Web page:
Will My Husband Ever Be A Fan Of Adoption?

It’s not always the case, but often, men can be the toughest nut to crack when it comes to the adoption journey. I know from personal experience. There are a few reasons why this happens, and some key steps you can take to change his mind.

Portrait of unhappy young couple having problems

Back in the day, before we got married, I said no to just about everything. In fact, if shaking my head was an Olympic sport, I would have taken the gold. I was such a difficult person to get along with in those days. One of the biggest topics Kristin and I disagreed over was parenting. Sitting in my metallic blue Pontiac Firebird one cold November night, in the fall of 1998, we had a discussion fight over parenting. Kristin wanted to adopt. I did not. At all. Period. Case closed. End of discussion. Or, so I thought.

It wasn’t that I was against adoption…I just didn’t understand it. On a larger scale (that I can fully admit to now, 18 years later), I was afraid. Of what, I really don’t know. Maybe my limited understanding prompted the fear of the unknown? Or perhaps I was so dead-set on having children biologically that I left little room for any other idea.

All I know, is that today, I’m one of the biggest advocates and believers in adoption, and foster care. Heck, I run a global platform that reaches hundreds of thousands of foster and adoptive parents every month. When I tell the story of my early days to people, they hardly believe it. But it’s true. There was a time when Kristin wondered, “Will he ever be a fan of this? Will he ever be on the same page?” Ladies, if that’s you right now, hang in there. You’re not alone. As a man who was once extremely resistant to the idea of foster care and adoption, let me encourage you with this…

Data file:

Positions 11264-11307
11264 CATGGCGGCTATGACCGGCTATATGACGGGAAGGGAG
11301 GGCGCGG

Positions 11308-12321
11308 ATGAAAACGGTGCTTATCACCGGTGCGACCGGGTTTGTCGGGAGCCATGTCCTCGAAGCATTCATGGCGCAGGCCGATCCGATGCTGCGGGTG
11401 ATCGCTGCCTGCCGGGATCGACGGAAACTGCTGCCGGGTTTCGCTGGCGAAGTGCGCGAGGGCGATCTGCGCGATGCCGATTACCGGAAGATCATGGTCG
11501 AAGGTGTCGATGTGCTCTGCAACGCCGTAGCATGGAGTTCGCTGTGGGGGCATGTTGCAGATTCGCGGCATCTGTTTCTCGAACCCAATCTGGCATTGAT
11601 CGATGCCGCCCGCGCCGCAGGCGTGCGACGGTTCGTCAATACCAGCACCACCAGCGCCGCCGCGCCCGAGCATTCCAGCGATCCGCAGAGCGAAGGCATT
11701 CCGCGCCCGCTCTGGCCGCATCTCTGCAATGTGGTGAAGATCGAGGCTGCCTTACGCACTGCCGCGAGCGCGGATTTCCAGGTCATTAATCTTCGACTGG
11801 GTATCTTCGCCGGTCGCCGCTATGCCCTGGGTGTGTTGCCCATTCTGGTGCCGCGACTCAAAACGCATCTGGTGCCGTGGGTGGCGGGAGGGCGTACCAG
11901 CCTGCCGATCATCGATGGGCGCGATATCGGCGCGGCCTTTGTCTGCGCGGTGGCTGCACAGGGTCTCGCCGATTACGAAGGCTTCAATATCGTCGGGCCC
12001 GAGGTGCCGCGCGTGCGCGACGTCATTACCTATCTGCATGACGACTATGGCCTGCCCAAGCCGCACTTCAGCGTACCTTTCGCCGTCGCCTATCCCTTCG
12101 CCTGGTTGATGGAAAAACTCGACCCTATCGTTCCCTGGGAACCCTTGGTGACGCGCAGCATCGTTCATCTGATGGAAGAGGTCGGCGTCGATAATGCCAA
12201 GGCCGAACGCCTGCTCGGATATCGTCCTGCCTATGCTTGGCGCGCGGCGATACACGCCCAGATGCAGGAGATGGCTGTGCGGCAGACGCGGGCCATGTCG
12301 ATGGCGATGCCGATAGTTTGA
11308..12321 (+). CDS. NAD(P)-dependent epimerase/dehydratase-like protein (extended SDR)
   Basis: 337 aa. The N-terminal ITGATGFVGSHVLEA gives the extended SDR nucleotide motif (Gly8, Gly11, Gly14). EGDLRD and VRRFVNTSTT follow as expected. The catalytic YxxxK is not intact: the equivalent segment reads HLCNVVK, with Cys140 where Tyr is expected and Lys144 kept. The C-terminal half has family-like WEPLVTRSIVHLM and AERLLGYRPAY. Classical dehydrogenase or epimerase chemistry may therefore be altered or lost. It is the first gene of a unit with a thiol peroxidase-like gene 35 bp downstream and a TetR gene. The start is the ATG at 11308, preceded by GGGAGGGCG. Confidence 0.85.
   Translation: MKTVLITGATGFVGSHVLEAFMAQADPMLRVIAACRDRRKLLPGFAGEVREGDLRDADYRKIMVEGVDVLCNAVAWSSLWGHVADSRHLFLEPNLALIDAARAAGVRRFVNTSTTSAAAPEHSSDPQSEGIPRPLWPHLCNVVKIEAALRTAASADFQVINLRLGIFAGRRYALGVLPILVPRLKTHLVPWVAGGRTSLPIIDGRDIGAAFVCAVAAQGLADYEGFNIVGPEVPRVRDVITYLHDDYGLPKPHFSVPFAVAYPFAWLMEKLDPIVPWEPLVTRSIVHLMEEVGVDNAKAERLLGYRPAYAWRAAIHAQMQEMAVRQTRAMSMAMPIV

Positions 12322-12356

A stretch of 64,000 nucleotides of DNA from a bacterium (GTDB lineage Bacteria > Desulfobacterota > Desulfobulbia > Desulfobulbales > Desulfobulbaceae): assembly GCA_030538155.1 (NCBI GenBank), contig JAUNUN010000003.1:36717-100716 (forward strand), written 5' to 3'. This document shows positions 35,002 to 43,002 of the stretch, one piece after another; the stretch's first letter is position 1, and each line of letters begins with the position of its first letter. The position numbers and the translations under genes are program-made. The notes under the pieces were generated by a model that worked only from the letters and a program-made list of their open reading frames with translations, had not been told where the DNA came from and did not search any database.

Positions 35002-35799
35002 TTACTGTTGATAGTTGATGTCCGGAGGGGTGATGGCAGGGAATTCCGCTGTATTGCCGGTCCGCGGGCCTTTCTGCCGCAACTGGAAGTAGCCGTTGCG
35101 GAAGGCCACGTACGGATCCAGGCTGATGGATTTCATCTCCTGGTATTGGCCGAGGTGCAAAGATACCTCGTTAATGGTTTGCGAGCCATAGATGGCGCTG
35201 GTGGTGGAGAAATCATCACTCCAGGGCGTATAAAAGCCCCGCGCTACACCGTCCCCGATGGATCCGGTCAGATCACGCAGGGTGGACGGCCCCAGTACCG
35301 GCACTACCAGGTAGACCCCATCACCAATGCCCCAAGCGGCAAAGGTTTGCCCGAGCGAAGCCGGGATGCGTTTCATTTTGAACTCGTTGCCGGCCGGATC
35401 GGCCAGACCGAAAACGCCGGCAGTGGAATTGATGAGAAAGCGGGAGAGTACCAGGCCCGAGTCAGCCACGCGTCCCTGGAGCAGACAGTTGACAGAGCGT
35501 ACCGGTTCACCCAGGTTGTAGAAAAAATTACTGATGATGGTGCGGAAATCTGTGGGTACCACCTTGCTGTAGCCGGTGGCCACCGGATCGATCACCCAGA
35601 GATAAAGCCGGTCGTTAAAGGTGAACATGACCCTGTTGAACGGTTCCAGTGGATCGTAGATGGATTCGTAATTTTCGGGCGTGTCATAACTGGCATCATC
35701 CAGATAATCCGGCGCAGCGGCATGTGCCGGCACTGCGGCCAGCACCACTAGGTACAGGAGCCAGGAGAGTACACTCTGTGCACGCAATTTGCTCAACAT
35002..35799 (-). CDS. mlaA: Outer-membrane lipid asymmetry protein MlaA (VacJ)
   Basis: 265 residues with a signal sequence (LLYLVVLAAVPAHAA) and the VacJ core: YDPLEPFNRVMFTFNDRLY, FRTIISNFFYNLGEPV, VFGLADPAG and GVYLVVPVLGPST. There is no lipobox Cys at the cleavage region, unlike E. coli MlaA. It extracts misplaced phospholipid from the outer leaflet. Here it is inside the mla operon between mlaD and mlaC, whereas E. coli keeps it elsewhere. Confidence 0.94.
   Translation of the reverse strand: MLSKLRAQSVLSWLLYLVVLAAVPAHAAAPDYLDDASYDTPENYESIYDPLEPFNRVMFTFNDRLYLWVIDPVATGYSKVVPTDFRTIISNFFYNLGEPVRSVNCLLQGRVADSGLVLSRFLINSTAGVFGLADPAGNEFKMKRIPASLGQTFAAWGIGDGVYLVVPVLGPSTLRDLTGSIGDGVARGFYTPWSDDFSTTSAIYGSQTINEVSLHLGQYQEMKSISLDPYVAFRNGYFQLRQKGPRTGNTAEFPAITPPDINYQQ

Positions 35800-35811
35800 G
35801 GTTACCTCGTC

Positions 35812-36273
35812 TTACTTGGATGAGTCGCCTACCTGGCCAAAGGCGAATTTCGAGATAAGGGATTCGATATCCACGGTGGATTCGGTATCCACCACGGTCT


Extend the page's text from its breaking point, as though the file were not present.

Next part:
• Your husband’s not against it, he may just be afraid.
  • Nagging doesn’t work.

The first point may have caught you off-guard, but I’m willing to bet the second one didn’t surprise you at all. Let’s talk through each point, one by one. Chances are (and I could be wrong, but usually I’m not), your man is doing the very thing he’s been hard-wired to do- protect. Protect his home, protect his assets, protect you, and protect his family. Now, while this protector characteristic can get distorted, convoluted, and even be taken to extremes, keep in mind- this is a good trait to have. The problem, however, is that protector traits can quickly cause fear to build up, even when there’s nothing to fear. It doesn’t help that our society mostly plays the bad story lines of adoption, instead of all the good ones happening every day. So, your husband is most likely dealing with a little bit of the fear-bug.

Second, and again, I don’t have to really tell you this… nagging him over and over does not work. If you feel like you’re hitting a brick wall, you probably are. Besides, if he did decide to concede, give in, just to stop you from nagging him, he’s not really entering the adoption journey for the right reasons. He’ll feel resentment and that eventually will boil over into everyday life, and your family.